NiMH need a lot less care than NiCad's; don't have that dreaded memory effect, either.
That said, there are a couple of things to avoid with NiMH cells: Heat and Shock. Drop a cell on concrete (or other hard surface), and it's quite likely to be damaged. Allow a "fast" charger to overheat it, and ditto. They also don't like to be run down to nothing.
In some cases, a full (or nearly full) discharge, followed by a slow charge will recondition the cells; in other cases, toss them and replace. A pulse load tester goes a long ways in weeding out good from bad. One such tester is here: http://www.thomas-distributing.com/z...ery-tester.htm
The one thing you need to watch in NiMH vs alkaline is the cell voltage: Alkalines are typically a tad over 1.5V, NiMH (and NiCad's) are somewhere right around 1.2V. Some equipment will run fine on the 3V alkalines provide, but refuse to run on 2.4V.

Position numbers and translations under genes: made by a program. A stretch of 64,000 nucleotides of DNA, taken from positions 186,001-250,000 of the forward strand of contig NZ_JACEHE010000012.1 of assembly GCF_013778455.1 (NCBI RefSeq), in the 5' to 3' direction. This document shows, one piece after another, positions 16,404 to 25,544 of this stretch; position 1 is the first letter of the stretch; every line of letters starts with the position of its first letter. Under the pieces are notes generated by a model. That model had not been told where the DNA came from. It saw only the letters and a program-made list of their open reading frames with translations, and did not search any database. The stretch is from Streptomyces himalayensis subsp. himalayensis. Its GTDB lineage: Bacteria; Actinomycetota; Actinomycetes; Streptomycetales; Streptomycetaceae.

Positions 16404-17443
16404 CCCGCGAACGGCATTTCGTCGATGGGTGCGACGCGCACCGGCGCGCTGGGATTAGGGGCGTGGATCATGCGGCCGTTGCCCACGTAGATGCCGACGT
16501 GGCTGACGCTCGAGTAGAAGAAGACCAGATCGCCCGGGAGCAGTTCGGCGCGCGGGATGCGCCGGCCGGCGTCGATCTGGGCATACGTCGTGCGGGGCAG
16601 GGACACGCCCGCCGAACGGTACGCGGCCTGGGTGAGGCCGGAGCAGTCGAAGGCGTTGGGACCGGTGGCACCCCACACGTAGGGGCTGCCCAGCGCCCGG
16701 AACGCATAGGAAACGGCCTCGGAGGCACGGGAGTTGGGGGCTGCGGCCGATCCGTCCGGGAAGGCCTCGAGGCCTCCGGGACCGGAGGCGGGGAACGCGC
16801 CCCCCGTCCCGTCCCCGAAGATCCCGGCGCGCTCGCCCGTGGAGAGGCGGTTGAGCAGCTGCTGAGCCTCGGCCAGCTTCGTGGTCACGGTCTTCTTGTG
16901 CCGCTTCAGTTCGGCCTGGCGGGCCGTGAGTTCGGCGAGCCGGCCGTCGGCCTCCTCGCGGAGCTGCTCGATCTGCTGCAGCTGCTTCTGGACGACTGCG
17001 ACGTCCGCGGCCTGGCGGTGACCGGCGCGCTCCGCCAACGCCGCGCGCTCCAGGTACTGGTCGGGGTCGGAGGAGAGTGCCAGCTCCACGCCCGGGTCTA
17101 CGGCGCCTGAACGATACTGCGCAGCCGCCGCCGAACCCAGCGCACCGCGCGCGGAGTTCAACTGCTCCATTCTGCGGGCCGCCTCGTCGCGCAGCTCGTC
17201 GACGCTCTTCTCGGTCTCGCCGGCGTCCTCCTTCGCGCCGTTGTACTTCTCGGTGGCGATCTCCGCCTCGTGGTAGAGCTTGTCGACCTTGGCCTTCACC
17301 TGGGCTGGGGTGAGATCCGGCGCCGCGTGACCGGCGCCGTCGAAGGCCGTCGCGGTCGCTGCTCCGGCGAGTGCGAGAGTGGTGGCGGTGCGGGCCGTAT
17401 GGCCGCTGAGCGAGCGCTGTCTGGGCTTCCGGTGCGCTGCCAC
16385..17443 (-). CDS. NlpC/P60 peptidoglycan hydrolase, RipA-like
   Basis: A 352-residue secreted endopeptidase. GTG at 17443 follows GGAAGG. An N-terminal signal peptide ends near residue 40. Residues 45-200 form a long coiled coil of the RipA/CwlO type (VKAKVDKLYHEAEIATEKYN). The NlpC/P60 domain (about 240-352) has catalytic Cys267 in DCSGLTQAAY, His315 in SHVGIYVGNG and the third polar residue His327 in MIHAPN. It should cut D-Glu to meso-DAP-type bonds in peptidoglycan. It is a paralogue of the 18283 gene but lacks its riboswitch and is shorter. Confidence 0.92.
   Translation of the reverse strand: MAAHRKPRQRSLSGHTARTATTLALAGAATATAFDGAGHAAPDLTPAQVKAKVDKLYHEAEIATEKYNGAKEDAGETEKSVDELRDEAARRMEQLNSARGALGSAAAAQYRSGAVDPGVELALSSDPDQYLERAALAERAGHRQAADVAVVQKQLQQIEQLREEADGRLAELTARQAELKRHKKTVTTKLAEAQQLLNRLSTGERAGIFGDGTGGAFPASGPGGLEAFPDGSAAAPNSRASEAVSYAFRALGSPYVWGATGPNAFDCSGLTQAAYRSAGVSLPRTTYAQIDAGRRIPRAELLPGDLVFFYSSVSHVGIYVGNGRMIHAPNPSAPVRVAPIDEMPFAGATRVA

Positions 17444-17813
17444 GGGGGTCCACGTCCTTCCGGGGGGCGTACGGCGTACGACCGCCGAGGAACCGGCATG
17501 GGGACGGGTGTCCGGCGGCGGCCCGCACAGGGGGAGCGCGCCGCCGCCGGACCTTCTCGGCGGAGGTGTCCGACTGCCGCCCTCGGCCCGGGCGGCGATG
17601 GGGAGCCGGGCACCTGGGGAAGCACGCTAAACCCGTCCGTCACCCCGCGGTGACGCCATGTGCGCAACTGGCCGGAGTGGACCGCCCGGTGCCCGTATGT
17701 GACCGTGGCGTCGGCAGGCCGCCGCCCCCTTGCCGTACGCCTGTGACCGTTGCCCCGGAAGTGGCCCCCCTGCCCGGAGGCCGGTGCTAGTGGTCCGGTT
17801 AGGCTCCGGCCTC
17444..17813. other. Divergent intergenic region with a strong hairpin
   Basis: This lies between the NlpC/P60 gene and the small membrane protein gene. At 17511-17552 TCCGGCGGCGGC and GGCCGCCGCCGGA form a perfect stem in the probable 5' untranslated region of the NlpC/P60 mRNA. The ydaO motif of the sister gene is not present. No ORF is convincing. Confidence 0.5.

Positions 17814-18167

That said, most late build NiMH cells will far outlast alkalines in use; but are not for long-term emergency equipment. NiMH cells self-discharge at a rate of about 10%/month (as I recall), so if you pop them in your handheld VHF, and throw that in your console for a few months, well, you're going to be doing a lot of talking to yourself when you need help.